Argentina arrests, deports family of Ecuador’s most-wanted fugitive | Drugs News

Drug boss Jose Adolfo Macias is at large after escaping from an Ecuadorean prison, triggering wave of gang violence.

The wife and children of Ecuador’s most-wanted fugitive, drug kingpin Jose Adolfo Macias, were arrested in Argentina and have been deported to Ecuador.

The Los Choneros gang leader, known as “Fito”, escaped from a prison in the port city of Guayaquil this month, leading to a surge in gang violence across Ecuador that prompted President Daniel Noboa to declare a 60-day state of emergency in the country, which is home to 17.8 million people.

Argentina’s security minister Patricia Bullrich said: “We are proud that Argentina was a hostile territory for a group of drug dealers who could’ve come to settle here. Mr Fito had a sentence of 38 years and he escaped, leaving a trail of blood and death in Ecuador.”

Fito’s wife Mariela Macias, her three children, a nephew, a family friend and a nanny were deported, Bullrich told a news conference on Friday.

Mariela arrived in Argentina two weeks ago just before her husband escaped. In December, they bought a house in an exclusive neighbourhood of Cordoba, in central Argentina, in cash.

The authorities were still investigating whether Fito only sent his family to Argentina or if he was or is in the country, Al Jazeera’s Latin America editor Lucia Newman reported from Buenos Aires.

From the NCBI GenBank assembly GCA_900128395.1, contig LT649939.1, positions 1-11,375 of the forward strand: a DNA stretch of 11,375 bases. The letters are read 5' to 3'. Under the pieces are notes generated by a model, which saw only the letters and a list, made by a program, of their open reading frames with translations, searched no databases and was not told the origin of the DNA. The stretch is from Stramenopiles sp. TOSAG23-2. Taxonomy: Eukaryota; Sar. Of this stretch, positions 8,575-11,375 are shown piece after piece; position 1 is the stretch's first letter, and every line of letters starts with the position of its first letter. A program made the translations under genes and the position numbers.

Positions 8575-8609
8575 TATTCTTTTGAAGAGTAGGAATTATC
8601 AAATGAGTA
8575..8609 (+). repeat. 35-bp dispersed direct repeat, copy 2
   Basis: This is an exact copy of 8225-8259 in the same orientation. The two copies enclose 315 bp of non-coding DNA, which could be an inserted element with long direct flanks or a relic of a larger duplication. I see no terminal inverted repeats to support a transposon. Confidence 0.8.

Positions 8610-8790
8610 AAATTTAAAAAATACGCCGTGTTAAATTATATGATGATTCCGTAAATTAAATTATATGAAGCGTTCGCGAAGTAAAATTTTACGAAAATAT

Soldiers stand guard outside Simon Bolivar airbase in Guayaquil after the wife and children of fugitive drug trafficker Jose Adolfo Macias were deported to Ecuador from Argentina [Vicente Gaibor del Pino/Reuters]

Cordoba official Juan Pablo Quinteros said the family’s temporary residence permit had been cancelled, allowing the authorities “to detain them and expel them from the country”.

Interior minister Guillermo Francos said: “Argentina will not be a den for criminals.”

Fito escaped on January 7 from a prison in Guayaquil where he was serving time for various crimes, including drug trafficking and murder.

Authorities have tied Los Choneros to extortion, murder and drug trafficking and accuse the group of controlling Ecuador’s crime-plagued and overcrowded prisons.

Under the state of emergency declared after Fito disappeared, the military was deployed onto the streets and a nationwide nightly curfew was mandated.

Incidents in January alone have included an on-air attack by armed men on a TV station, the taking of more than 200 prison officials hostage and the kidnapping of police officers, as well as the murder of a prosecutor pursuing organised crime.

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